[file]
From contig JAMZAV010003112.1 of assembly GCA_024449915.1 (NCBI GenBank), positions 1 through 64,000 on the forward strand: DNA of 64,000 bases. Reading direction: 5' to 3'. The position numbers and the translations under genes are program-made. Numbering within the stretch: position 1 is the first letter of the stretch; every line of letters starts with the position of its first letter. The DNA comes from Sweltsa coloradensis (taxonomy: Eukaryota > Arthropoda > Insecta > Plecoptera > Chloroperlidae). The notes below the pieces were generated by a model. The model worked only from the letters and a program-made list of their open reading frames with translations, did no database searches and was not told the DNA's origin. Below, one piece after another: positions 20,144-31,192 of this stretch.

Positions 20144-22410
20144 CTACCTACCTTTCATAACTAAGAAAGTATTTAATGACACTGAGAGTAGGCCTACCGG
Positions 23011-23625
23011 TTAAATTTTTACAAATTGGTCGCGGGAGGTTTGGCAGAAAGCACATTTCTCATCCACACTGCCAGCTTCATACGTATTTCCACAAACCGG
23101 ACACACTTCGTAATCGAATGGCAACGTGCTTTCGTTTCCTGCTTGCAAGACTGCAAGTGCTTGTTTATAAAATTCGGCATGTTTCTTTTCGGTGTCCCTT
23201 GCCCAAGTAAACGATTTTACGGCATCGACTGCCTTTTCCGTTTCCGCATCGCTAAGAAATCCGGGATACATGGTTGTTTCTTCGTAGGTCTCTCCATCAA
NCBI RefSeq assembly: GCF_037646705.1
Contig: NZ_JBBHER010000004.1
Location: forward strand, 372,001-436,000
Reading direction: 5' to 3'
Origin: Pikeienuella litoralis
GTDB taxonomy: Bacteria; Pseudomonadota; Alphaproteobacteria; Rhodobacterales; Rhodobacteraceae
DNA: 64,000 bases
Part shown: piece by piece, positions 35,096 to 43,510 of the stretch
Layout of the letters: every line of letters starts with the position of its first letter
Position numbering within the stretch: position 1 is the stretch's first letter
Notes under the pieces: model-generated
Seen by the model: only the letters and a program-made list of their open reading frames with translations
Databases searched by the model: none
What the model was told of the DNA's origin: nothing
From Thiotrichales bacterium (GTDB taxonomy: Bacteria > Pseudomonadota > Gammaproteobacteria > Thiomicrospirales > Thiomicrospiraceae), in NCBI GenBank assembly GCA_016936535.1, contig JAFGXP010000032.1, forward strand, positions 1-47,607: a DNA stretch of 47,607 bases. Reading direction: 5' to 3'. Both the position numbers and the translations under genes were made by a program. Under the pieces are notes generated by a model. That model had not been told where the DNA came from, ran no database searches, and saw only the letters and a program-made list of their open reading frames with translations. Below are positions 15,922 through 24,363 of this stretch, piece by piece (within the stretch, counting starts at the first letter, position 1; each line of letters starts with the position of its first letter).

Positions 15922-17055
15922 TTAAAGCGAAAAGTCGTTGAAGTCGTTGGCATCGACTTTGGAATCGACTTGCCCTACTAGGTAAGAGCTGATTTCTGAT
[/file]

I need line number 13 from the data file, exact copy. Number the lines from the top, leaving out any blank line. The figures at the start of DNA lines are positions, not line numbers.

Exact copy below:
GTDB taxonomy: Bacteria; Pseudomonadota; Alphaproteobacteria; Rhodobacterales; Rhodobacteraceae